Governor Henry’s greatest emphasis was on the improvement of public education. The governor’s initiatives raised teacher salaries and benefits to historic levels, put more resources into the classroom and set higher academic standards for students. The governor also expanded Oklahoma’s early childhood education programs, and dramatically increased funding for college scholarship programs. Governor Henry’s healthcare successes include the Insure Oklahoma program, a nationally-recognized public-private partnership that helps small businesses provide health coverage for their employees. Governor Henry also initiated programs to increase the number of insured children in the state and funded two new state facilities focusing exclusively on cancer and diabetes research and treatment.
A charter member of the Governors’ Council of the Bipartisan Policy Center, Governor Henry also served as Chairman of the Council of State Governments, the Southern Growth Policies Board, and the Interstate Oil and Gas Compact Commission. He currently serves on numerous boards, including the national board of the MuscularDystrophy Association and the board of directors of NIC Inc. (NASDAQ: EGOV). Recently, Governor Henry was appointed by Oklahoma City Mayor David Holt to serve as a director of the newly-created Regional Transportation Authority of Central Oklahoma, and he currently serves as Chairman of that board.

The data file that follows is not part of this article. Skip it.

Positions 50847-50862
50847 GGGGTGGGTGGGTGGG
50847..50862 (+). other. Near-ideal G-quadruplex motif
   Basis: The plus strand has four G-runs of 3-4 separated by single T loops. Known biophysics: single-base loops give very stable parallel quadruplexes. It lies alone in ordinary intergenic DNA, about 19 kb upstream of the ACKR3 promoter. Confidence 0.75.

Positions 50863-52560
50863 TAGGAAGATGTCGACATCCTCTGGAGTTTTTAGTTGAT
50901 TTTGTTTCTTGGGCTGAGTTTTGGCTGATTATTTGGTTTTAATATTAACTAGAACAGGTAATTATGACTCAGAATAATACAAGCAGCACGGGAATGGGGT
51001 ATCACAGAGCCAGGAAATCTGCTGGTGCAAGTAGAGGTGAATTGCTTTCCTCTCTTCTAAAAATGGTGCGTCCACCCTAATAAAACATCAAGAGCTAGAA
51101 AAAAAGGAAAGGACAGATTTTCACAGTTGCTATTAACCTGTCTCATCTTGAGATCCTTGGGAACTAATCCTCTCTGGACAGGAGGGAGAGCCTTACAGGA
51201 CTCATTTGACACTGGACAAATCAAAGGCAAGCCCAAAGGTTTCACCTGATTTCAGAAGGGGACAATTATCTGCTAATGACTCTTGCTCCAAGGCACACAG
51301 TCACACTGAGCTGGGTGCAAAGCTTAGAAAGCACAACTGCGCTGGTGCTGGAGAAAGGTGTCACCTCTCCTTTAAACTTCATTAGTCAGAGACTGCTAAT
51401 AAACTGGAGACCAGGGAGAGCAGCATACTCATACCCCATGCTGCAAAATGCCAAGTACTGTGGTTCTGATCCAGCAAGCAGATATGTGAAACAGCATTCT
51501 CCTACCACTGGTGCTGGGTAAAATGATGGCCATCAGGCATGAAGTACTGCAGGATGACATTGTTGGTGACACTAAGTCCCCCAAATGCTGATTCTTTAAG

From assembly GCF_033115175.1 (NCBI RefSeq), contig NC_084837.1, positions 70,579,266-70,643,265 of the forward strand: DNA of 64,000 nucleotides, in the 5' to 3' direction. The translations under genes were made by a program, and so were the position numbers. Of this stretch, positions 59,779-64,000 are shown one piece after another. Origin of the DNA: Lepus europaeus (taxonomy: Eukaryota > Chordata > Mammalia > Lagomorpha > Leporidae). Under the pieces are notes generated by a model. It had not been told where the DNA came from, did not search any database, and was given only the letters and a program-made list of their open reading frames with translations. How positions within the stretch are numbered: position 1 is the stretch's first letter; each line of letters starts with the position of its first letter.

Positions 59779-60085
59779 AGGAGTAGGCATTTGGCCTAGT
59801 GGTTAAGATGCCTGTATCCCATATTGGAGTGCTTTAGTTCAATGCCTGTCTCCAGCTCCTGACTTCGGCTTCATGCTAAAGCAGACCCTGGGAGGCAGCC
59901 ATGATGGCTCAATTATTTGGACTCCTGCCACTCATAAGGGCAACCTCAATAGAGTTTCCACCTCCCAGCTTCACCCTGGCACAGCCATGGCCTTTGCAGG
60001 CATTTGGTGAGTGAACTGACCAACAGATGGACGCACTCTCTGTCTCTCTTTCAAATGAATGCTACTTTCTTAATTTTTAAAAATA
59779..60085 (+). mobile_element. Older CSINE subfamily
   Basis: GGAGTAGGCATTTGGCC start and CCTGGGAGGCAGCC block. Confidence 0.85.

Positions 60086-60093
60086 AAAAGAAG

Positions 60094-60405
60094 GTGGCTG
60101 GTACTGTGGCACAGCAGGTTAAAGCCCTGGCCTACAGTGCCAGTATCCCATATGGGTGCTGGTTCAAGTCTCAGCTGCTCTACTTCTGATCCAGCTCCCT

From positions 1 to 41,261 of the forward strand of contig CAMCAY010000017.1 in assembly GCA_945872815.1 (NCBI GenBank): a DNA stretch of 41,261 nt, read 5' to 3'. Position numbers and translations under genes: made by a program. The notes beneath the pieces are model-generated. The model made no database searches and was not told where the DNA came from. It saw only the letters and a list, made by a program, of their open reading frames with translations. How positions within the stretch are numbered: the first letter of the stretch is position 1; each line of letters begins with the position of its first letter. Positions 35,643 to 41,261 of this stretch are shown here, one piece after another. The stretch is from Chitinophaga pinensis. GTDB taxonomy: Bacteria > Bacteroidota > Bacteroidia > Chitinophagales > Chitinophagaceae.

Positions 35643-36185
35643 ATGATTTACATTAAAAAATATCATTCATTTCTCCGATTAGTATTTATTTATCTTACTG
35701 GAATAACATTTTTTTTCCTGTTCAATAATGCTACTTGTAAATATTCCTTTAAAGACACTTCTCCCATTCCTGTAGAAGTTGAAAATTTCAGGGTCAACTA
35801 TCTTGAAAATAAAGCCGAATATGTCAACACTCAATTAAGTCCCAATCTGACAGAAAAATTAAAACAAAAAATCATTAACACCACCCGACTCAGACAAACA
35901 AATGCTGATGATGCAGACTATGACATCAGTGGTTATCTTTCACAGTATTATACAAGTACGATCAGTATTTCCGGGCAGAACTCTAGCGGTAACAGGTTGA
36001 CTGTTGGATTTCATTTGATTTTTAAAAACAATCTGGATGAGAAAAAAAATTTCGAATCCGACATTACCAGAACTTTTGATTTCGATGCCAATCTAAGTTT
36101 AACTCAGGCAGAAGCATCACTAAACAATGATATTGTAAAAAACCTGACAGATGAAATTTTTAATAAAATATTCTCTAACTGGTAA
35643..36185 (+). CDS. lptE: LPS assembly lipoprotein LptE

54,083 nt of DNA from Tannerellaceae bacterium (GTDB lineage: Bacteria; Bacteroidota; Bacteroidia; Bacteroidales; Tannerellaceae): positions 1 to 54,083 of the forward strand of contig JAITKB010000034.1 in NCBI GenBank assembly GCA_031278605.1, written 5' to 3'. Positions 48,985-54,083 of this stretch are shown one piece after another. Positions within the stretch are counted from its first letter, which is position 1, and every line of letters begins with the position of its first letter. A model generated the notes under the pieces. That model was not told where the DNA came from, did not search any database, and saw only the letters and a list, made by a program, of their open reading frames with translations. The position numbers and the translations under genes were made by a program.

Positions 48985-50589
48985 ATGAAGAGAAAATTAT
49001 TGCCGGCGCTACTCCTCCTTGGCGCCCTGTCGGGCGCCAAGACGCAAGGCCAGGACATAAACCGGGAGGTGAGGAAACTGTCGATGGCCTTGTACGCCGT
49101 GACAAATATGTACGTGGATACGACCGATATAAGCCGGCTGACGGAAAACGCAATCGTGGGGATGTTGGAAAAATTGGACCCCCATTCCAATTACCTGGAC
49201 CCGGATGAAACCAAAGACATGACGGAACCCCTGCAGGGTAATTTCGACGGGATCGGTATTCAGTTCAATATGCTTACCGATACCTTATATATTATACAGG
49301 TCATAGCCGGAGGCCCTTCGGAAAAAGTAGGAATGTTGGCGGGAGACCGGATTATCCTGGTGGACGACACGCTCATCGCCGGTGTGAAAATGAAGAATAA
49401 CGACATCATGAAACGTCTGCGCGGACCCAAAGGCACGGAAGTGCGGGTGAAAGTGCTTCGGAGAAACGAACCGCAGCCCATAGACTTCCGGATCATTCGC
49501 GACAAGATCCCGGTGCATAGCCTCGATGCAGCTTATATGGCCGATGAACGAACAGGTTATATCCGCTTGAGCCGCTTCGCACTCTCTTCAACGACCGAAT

Governor Henry was a President's Leadership Scholar at the University of Oklahoma, where he received the Gold Letseizer Medal as the Top Senior Graduate and earned a bachelor's degree in economics in 1985. In 1988, Governor Henry was awarded a Juris Doctorate from the University of Oklahoma College of Law, where he served as managing editor of the Law Review.
Prior to his election, Governor Henry practiced law with his father, Charles, in Shawnee, and served ten years in the Oklahoma State Senate, chairing the Senate Judiciary Committee and serving as vice-chair of the Senate Economic Development Committee.